Vice President Kamala Harris, the point person for managing the ongoing immigration crisis at the U.S. southern border, argued on Sunday that those suggesting she actually visit the border are "playing political games."
What are the details?
Harris — who has yet to visit the border since being put in charge of the crisis more than a month ago — made the claim in an interview with a local New Hampshire news outlet while she was in the Granite State to tout the Biden administration's infrastructure plan.
"Republicans are attacking you, saying you shouldn't be in New Hampshire talking about infrastructure, you should be at the southern border talking about immigration," a reporter with WMUR-TV said before asking, "How do you respond to that?"
"I'm not going to play political games," Harris shot back.
(The exchange happens at the 1:25 mark in the video below.)
CloseUp: 1-on-1 with Vice President Kamala Harriswww.youtube.com
The vice president then immediately pivoted into a stump speech about the Biden's "American Jobs Plan" — the behemoth $2 trillion spending package, described as an infrastructure bill, which ironically spends next to nothing on highways, bridges, and roads in comparison to the money it doles out for progressive policy initiatives.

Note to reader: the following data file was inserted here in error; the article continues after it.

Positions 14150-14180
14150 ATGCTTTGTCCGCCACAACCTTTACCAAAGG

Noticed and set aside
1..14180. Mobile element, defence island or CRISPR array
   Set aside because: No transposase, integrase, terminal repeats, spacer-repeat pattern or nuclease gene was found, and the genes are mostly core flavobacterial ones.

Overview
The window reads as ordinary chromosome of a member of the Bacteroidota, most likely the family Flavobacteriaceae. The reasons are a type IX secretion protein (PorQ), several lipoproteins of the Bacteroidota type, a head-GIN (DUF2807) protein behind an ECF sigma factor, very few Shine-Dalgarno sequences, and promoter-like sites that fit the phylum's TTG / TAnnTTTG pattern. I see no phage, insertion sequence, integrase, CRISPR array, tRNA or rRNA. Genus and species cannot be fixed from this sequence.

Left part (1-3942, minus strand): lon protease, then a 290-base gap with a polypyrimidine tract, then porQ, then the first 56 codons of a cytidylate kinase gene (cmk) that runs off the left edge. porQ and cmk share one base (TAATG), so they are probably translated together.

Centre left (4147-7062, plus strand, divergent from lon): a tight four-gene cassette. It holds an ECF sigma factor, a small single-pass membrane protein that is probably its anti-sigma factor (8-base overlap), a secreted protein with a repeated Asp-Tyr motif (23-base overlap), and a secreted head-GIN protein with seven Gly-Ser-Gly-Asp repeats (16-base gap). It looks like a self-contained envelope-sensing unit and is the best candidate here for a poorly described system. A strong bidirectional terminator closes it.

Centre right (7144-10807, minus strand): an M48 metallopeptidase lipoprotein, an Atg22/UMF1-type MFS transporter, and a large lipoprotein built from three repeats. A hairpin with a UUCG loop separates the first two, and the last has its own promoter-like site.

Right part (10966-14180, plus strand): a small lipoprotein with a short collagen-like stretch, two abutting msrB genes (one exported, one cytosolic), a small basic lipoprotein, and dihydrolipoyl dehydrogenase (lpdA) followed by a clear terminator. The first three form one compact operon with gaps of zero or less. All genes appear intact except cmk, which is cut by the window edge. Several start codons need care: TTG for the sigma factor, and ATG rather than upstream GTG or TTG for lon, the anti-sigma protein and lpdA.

The WMUR-TV reporter framed the question by noting objections from Republicans. However, the vice president's failure to visit the border, or even so much as hold a press conference on the border crisis, has drawn some scrutiny from the left, as well.
The Daily Beast ran in article last week headlined, "Where in the World Is Kamala Harris? Spoiler: Not at the Border."
"Who's afraid of the big, bad border? Vice President Kamala Harris, apparently," the left-wing media outlet asked.
Harris was appointed by President Joe Biden on March 24 to lead the administration's efforts to stem migration amid the current surge, which has resulted in thousands of unaccompanied minors being held in grim, cage-like facilities along the U.S. southern border.
Tens of thousands more adult migrants have been released directly into the U.S., presumably without court dates, as the administration struggles to maintain the rapid influx of migrants flooding the country in anticipation of lenient treatment from the new president.
A senior administration official said at the time that Harris, working with Mexico and the Northern Triangle countries — El Salvador, Guatemala and Honduras — would focus on curbing "the current flow of migrants and implementing a long-term strategy that addresses the root causes of migration."